The 2017/18 Cohort

New group of 20 PhD students form the most recent 2017/18 cohort working in a wide range of fields including ecology, glaciology, archaeology, biology, geography, environmental science and geology.

 Click on the links below for more details on individual projects:

Rebecca Sargent “Room to roam and hotspots of conservation conflicts: Lions, ungulates and people in the matrix.

Calum LyellEvolving the genetic model for the Cononish gold deposit: from prospect to mine

Ellen MacDonaldOceans on Acid: using historic ocean acidification to understand marine ecosystem function under global change

Robin HaywardPlant community composition across age-classes in logged tropical forests: Implications for long-term recovery

Natasha Chapplow “Field testing novel sensor systems for time-lapse monitoring of seafloor geohazards at global test sites”

Katharine Groves “Landscape response to tectonic forcing across the continental collision zones of Eurasia”

Laura CrickFire and Ice: Reconstructing the history of volcanic forcing of climate through sulphur isotopes in ice cores

Tim Armitage “The geological relationship between thrusting and strike-slip faulting in the Shetland Isle”

Lucy Nevard “Ecology and evolution of buzz pollination”

Heather Purshouse “The role of insect larvae for the sustainable management of faecal sludge in sub-Saharan Africa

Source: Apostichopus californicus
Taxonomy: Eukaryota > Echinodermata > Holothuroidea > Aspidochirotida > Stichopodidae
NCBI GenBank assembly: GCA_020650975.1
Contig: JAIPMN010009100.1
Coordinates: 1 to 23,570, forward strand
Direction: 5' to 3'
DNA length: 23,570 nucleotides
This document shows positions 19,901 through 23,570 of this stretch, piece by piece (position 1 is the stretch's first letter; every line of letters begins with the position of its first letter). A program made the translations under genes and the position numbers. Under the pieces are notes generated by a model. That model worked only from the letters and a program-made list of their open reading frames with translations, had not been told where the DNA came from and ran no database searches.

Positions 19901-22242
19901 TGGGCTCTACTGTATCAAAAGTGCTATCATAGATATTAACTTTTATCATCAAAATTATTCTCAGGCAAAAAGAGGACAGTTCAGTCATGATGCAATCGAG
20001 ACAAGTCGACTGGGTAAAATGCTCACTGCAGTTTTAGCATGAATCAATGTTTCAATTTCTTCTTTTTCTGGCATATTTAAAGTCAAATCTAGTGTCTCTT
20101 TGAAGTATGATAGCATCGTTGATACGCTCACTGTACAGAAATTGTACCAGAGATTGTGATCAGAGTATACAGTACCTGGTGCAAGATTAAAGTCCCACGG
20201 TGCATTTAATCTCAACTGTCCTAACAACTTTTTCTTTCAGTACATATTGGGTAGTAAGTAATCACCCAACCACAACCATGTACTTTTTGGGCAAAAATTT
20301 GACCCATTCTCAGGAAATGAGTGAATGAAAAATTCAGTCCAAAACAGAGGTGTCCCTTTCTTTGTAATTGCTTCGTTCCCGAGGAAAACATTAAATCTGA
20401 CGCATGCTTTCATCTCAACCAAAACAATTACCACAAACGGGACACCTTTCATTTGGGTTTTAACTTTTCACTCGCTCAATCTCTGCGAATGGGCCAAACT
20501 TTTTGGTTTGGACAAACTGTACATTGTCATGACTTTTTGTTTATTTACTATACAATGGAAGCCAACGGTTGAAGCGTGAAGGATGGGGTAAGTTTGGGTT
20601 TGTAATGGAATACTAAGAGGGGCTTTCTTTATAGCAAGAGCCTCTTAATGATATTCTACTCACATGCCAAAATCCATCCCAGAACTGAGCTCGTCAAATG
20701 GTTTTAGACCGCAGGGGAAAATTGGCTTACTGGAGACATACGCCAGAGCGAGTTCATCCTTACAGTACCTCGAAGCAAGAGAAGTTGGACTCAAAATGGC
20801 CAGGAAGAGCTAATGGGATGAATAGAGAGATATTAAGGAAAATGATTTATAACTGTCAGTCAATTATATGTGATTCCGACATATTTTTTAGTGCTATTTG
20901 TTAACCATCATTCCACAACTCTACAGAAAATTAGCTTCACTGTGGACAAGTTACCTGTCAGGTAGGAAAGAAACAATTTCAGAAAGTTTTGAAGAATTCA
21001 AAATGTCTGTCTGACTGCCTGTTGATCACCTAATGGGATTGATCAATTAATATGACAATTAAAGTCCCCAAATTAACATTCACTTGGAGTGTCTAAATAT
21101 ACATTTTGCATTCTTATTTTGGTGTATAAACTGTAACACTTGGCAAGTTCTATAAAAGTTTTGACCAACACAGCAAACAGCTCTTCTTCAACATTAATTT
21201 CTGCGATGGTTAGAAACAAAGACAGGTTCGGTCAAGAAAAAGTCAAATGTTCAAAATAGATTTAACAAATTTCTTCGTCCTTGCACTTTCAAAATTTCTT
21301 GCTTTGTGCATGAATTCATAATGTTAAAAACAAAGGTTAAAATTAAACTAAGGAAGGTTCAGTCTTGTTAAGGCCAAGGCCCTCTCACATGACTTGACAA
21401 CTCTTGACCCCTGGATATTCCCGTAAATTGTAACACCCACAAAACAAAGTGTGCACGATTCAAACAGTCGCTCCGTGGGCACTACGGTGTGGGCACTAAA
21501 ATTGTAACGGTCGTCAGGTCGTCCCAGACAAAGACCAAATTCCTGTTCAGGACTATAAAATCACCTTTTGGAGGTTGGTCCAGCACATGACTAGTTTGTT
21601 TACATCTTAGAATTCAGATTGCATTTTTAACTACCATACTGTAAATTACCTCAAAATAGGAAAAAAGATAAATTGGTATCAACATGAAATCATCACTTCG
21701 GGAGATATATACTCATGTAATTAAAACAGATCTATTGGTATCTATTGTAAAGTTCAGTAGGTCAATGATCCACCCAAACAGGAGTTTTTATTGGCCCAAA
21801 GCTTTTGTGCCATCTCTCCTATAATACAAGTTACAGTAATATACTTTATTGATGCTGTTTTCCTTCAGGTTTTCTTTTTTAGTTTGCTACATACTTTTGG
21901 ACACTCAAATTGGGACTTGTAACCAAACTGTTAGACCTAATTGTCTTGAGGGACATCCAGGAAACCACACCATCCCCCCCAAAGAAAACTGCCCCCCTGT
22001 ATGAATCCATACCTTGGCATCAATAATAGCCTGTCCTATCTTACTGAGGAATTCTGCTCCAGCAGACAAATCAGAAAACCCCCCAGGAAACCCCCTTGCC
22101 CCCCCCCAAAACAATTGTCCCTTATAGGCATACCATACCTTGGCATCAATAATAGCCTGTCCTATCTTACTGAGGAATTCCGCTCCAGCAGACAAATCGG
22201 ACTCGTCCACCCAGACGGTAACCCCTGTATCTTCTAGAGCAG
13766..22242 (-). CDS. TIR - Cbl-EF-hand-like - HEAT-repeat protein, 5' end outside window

Kris Sokół High-field-strength-element (HFSE) mobility in late-stage magmato-hydrothermal fluids, Gardar Rift Province, South Greenland.

Mark TitleyPlanning for future climate and land-use change in the protection of global avian and mammalian biodiversity.”

Erin I. M. StollQuantifying and predicting soil responses to rapid forest change in a tropical mountain region

Bryony Rogers Increasing the temporal resolution of animal movements – a comparative study of LA and microdrilling for Sr-isotope profiling of herbivore teeth

Emma OwnsworthTracking millenial-scale glacial palaeoceanography of the Baltic Sea Basin and Western Greenland

Samantha Mason “Investigating the challenges and opportunities of using a citizen science camera trapping project (MammalWeb) to monitor UK mammals

Joshua Leigh Past, present and future response of Norwegian glaciers to climate forcing.

Matt NuttallSustainable decision making in dynamic landscapes supporting biodiversity and people in the Eastern Plains Landscape of Cambodia